Cllick the link to enjoy free access to military records on Ancestry.com. Offer good through May 25th. Memorial Day Free Access.
As a regular RootsTech attendee, I couldn’t help comparing tech operations at NGS 2015 with those at RootsTech. I have listed below a few of my observations of the differences. #ngs2015gen
1. Those sitting more than a few feet from Mark Lowe at the opening session on Wednesday could not tell he was wearing a costume. I learned about the costume later from Tweets in the Twitter feed. At RootsTech morning sessions, a central screen shows an enlarged image of the speaker. You can count the warts on his/her nose if you like.
2. At the Wednesday opening session of NGS, those sitting at the two sides of the large conference room had nothing on the screen at each side of the room.Only those sitting in the center two sections could directly view Mark’s slides. At RootsTech huge screens are mounted all across the front of the room. There are no bad seats in the house.
3. Some talks I attended were punctuated by abrupt termination of the show when the
computer failed to communicate with the projector. In some cases these were rectified quickly, in others they were not. Josh Taylor’s (T212)comment was to the effect of “Let’s return to overhead projectors.” I understand there were problems with connections made with HDMI cables, but HDMI cables are not new technology. I do not recall interruptions of this kind at RootsTech.
4. Presenters should have been provided with wireless lapel mikes so that they could move around while speaking and did not have to stand within inches of the podium-mounted mikes. At F303, Donna Moughty was shown how to use a handheld wireless mike,but the mike kept cutting in and out. At F315, Jordan Jones wandered away from the podium mike until the audience shouted him back.
Other Differences: Apps, Live Streaming, WiFi
5. The NGS app has intrusive tutorials that prevent you from quickly doing what you want; users should be able to turn them off. On the flip side, I couldn’t find instructions telling me how to populate my schedule from the session listings. My suggestion was that attendees be told to put “Stars upon Thars” to populate their schedules. Updates to the app are too frequent and take too long to download. The RootsTech app was similar in scope and content, did not have the intrusive tutorials, and updates were less frequent.
6. NGS does not allow libraries or societies to broadcast live streaming sessions even when the required fees are paid. RootsTech URGES societies to broadcast live streaming sessions and individuals can watch recordings of sessions from the RootsTech website for months after the convention. All for free.
7. The last comparison favors NGS. WiFi service was excellent throughout the St. Charles Conference Center. It was generally more reliable and faster than WiFi service in the Salt Palace.
My conclusion is that NGS needs to emulate RootsTech to improve conference experiences of both presenters and attendees. One recommendation (from Dick Eastman’s blog) is that big conferences be held in the same location each year so that procedures do not have to be annually re-fashioned from scratch. Develop a good crew and keep them on.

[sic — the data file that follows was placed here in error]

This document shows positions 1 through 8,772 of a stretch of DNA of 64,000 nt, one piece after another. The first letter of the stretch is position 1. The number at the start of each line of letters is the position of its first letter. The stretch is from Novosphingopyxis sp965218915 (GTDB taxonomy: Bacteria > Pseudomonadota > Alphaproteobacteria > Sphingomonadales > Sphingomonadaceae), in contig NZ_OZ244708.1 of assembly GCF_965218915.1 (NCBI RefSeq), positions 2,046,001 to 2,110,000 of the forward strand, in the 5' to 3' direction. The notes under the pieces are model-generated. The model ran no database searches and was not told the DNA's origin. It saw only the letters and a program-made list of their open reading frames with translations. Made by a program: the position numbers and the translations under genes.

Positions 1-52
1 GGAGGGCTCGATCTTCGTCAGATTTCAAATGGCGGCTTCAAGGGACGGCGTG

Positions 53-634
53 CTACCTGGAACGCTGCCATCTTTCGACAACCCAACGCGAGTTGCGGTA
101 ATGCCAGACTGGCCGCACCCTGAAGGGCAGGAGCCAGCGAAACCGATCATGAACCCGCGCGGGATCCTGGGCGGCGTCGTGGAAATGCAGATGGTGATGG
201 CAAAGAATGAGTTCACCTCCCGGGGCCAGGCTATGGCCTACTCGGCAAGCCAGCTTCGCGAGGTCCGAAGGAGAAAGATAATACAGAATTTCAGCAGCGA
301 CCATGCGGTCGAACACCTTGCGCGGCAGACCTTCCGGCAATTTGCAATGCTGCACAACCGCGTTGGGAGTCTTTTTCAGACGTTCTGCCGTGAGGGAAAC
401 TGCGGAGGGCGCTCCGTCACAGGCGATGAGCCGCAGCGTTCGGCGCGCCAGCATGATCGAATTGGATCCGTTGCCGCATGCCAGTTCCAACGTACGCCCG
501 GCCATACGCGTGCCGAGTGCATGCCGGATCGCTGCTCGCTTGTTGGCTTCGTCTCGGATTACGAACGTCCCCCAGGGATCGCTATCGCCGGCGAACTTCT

What I Learned at Librarian’s Day
Librarian’s Day was held on Tuesday, May 12th in conjunction with NGS 2015, “Crossroads of America.” The speakers included Bryan K. McGraw, Director of NARA-St. Louis, John Dougan, Missouri State Archivist, and Christina Miller, Certified Archivist. William Forsyth, of ProQuest provided a lunchtime address. Here are a few highlights of their talks:
Bryan McGraw described the construction of NARA-St. Louis and explained which files were destroyed when the 6th floor of the old building was burned. The fire resulted in the loss of 80% of the Army records for 1912-1959 and 75% of the Air Force records for 1942-1963. He also explained that other records may be available for military personnel for those time periods. Military personnel records may contain significant genealogical information, including birth certificates, marriage certificates, and photos along with other information. Civil service personnel folders can also be obtained. Obtain records at the public research room or be mail. Forms are available for your requests.
At lunchtime, William Forsyth’s topic was “What’s New at ProQuest.” First, ProQuest will begin providing library editions of Fold3 and Newspapers.com. Libraries will be able to select which regions will be included in their subscriptions to Newspapers.com. Fold3 will undergo some revisions intended to make search more comprehensive, requiring less browsing. Second, Heritage Quest is still in transition, it is still being migrated to the Ancestry format and more content has been added. Forsyth pointed out that the HQ book collection now totals 40,000 titles including city directories. There is a new Research Aids section and webinars are available at http://proquest.libguides.com/pqwebinars and on You Tube. Heritage Quest provides a Map Guide to US Federal Census, an online version of Dollarhide’s classic book. HQ also includes PERSI but the HQ version does not contain materials added after 2009. More recent entries can be found on the Findmypast website. For more information about HQ updates go to http://go.proquest.com/HQO_Update/ Of interest to K-12 teachers, Ancestry will provide AncestryK12 access for FREE. A grant program is available. Here’s the link, http://ancestryk12.com/grant-program/